Many countries are dealing with depleting oil reserves and increased greenhouse gas (GHG) emissions from coal or carbon energy resources. As they are striving for a much greener and more-sustainable environment, natural gas – particularly unconventional gas such as coalbed methane (CBM), one of the cleanest fossil fuels – could provide an alternative energy source.
Australia, which is hoping to reduce the national mandated GHG emission target to 5.0-15.0 per cent by 2020, is increasing the production of cleaner burning fuels such as coal seam gas (CSG)/CBM, shale gas and tight gas.
New analysis from Frost & Sullivan (energy.frost.com), Asia Pacific Unconventional Gas Markets, finds that the total project-based investments from 2012 to 2018 in Australia are anticipated to be worth US$9.32 billion, due to demand from the coal seam gas (CSG)-to-liquefied natural gas (LNG) market. A few CSG-to-LNG projects in Australia, such as Impel's Southern Cross LNG in Queensland, are expected to begin production after 2013 and continue until 2016. Hence, the significant increase in investments will include the development cost of these projects, if production commences.
Australia and Indonesia's usage of gas-produced electricity is among the lowest in the Asia Pacific. Unconventional gas supplies from these two nations can satisfy the growing demand for energy, help displace higher-emission fuels and streamline supply from renewable sources.
The high supply and low prices of unconventional gas are encouraging further drilling of the gas. As the cost of producing unconventional gas is significant due to the need for advanced technologies for permeation, fiscal incentives from the government are crucial.
"With the prices of crude oil per barrel soaring due to the political situation in the Middle East, unconventional gas exploration has increased tremendously in gas-rich countries such as Australia and Indonesia," says Frost & Sullivan Research Associate Sara Elisya. "Indonesia has one of the world's largest CBM reserves, with 453 million Tcf, while Australia has reserves of over 300 million Tcf."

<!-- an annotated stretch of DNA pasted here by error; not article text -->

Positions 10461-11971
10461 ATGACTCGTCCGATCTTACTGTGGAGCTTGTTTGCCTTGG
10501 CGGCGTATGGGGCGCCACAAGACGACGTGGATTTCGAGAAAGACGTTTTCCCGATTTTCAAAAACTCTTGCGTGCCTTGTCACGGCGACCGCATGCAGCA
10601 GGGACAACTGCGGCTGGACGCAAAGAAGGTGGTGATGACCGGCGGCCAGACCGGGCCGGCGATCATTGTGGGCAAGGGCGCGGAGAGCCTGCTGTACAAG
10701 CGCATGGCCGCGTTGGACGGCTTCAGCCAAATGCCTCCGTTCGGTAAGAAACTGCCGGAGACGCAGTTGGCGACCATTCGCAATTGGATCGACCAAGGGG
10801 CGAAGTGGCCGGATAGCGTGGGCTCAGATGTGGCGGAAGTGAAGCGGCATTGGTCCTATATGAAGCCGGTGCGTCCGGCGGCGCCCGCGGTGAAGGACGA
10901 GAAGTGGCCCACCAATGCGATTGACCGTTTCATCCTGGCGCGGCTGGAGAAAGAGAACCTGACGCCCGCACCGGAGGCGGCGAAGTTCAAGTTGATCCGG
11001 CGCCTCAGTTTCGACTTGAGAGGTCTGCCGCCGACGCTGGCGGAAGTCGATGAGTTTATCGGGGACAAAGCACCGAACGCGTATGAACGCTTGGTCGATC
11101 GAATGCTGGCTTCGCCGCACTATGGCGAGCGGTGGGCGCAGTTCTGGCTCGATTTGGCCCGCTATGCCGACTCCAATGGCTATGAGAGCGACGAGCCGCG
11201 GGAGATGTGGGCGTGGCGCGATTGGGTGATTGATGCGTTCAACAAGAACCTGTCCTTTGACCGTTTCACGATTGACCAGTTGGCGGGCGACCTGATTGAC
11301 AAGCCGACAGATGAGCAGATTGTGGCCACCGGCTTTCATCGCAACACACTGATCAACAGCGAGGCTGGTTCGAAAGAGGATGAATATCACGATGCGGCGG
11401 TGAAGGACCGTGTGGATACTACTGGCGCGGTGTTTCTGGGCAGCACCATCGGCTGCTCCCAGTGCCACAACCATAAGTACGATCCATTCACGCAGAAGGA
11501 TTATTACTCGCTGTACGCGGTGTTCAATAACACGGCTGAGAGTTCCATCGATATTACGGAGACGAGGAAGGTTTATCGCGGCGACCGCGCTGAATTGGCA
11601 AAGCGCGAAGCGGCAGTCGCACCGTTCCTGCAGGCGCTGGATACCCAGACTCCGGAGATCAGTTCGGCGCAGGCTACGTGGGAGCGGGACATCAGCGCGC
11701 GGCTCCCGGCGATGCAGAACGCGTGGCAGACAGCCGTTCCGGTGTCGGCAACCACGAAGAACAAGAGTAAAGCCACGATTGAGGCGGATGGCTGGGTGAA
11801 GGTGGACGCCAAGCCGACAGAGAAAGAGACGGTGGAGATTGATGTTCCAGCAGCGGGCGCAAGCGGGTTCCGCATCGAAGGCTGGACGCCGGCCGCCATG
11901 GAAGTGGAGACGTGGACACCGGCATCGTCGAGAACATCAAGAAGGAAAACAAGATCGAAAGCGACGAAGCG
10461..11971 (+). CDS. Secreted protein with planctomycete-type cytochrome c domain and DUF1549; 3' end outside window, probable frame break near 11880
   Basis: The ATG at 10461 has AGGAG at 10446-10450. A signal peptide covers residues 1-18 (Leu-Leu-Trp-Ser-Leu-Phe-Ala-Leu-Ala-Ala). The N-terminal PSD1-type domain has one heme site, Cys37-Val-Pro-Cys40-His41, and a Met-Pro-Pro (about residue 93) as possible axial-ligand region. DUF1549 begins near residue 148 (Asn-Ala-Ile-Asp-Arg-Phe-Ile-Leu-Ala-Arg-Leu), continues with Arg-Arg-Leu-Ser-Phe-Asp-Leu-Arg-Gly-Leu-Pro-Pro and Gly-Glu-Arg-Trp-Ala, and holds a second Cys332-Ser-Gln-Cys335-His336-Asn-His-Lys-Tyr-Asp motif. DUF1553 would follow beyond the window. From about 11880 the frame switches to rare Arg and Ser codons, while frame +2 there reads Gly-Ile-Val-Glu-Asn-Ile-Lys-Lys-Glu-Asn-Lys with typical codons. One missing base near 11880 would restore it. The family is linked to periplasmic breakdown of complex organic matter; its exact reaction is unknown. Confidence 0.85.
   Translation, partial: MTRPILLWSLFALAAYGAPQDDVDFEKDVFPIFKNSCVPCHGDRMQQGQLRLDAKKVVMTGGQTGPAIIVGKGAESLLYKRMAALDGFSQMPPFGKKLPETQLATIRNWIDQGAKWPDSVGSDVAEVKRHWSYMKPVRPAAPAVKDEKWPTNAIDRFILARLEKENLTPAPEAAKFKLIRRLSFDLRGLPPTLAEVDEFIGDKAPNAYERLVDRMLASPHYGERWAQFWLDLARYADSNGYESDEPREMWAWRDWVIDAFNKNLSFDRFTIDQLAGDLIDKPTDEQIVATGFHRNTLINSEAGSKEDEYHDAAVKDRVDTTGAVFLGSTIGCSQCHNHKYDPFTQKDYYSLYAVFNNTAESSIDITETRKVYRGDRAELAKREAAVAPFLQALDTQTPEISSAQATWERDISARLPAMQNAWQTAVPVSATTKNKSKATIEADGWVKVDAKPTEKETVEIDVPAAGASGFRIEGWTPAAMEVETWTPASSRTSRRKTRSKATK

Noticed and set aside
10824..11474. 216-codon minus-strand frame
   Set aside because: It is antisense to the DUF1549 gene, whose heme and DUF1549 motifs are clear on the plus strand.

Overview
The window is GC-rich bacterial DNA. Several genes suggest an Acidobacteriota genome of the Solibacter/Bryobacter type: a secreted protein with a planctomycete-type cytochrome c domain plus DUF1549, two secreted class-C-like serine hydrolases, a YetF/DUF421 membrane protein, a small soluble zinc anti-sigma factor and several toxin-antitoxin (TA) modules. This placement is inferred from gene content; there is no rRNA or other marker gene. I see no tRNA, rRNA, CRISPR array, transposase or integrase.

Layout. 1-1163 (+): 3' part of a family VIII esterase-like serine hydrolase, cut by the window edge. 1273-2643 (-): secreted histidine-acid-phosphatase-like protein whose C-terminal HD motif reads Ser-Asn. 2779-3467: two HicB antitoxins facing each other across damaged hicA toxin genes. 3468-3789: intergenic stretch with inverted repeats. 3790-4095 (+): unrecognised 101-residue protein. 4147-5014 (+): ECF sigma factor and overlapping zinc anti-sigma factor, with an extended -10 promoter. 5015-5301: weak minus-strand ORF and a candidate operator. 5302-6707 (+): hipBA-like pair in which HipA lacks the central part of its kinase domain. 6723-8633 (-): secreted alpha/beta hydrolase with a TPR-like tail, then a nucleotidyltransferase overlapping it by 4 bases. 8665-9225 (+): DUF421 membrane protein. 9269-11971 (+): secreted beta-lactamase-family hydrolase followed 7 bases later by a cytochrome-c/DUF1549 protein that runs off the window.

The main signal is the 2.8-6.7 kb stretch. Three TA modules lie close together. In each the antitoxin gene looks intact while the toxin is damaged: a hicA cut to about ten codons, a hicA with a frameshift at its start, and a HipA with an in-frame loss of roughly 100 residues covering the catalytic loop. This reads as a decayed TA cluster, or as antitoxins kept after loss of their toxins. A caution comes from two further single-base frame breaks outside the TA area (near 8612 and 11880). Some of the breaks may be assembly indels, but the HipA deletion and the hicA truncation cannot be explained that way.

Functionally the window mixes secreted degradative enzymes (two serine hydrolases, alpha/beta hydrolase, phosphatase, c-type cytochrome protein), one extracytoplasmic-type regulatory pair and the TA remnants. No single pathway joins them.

These abundant reserves have prompted Australia to consider energy exports to China and Southeast Asia. Unconventional gas is likely to become the dominant fuel source for Asia, as the demand for gas in Asia is expected to double between 2005 and 2030.
Unconventional gas fuels are expected to play a major role in bridging the gap between the supply and demand for gas. Therefore, apart from being a cleaner-burning, safer and more efficient fuel than other conventional sources, unconventional gas provides Asia Pacific with the energy security needed to meet their current and future demands for electricity.
To further advance the unconventional gas market and convince investors of the energy security the fuel can provide, utility companies have to focus on the fuel's commercialisation and large-scale production. Owing to stiff competition from conventional gas sources, Australia and Indonesia produce CBM, shale gas and tight gas on a much smaller scale than North America, where commercialised CBM and shale gas have increased the profitability of developers.
Commercialisation of unconventional gas requires constant end-user support, trust and the ability to penetrate the international market.
"To go global, the current scales must expand, enabling producers to increase LNG exports and adopt international gas-market prices," notes Elisya. "A pilot plant needs to be evaluated prior to exploration and production, to ensure commercial viability."
Australia is looking to replicate the North American scaling model to succeed in the international gas market. By shifting to large-scale production, it is hoping to increase the attractiveness of its unconventional gas market among nearby countries and ease its entry into the global market.
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